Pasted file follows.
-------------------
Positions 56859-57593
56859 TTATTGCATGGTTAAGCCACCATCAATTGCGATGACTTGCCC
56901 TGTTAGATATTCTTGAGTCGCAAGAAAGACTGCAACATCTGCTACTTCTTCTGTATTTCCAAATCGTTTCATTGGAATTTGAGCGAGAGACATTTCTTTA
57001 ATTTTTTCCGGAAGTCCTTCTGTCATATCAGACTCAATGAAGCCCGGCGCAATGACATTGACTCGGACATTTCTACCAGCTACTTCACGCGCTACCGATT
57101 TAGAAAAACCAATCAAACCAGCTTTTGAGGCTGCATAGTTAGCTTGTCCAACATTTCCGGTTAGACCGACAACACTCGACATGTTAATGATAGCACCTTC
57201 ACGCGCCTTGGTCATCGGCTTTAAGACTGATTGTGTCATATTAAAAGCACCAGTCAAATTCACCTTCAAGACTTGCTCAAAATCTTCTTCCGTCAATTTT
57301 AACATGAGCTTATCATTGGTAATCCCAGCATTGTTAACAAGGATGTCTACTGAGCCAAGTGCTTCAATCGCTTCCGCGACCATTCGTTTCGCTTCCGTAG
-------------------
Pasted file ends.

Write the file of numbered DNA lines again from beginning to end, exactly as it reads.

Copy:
Positions 56859-57593
56859 TTATTGCATGGTTAAGCCACCATCAATTGCGATGACTTGCCC
56901 TGTTAGATATTCTTGAGTCGCAAGAAAGACTGCAACATCTGCTACTTCTTCTGTATTTCCAAATCGTTTCATTGGAATTTGAGCGAGAGACATTTCTTTA
57001 ATTTTTTCCGGAAGTCCTTCTGTCATATCAGACTCAATGAAGCCCGGCGCAATGACATTGACTCGGACATTTCTACCAGCTACTTCACGCGCTACCGATT
57101 TAGAAAAACCAATCAAACCAGCTTTTGAGGCTGCATAGTTAGCTTGTCCAACATTTCCGGTTAGACCGACAACACTCGACATGTTAATGATAGCACCTTC
57201 ACGCGCCTTGGTCATCGGCTTTAAGACTGATTGTGTCATATTAAAAGCACCAGTCAAATTCACCTTCAAGACTTGCTCAAAATCTTCTTCCGTCAATTTT
57301 AACATGAGCTTATCATTGGTAATCCCAGCATTGTTAACAAGGATGTCTACTGAGCCAAGTGCTTCAATCGCTTCCGCGACCATTCGTTTCGCTTCCGTAG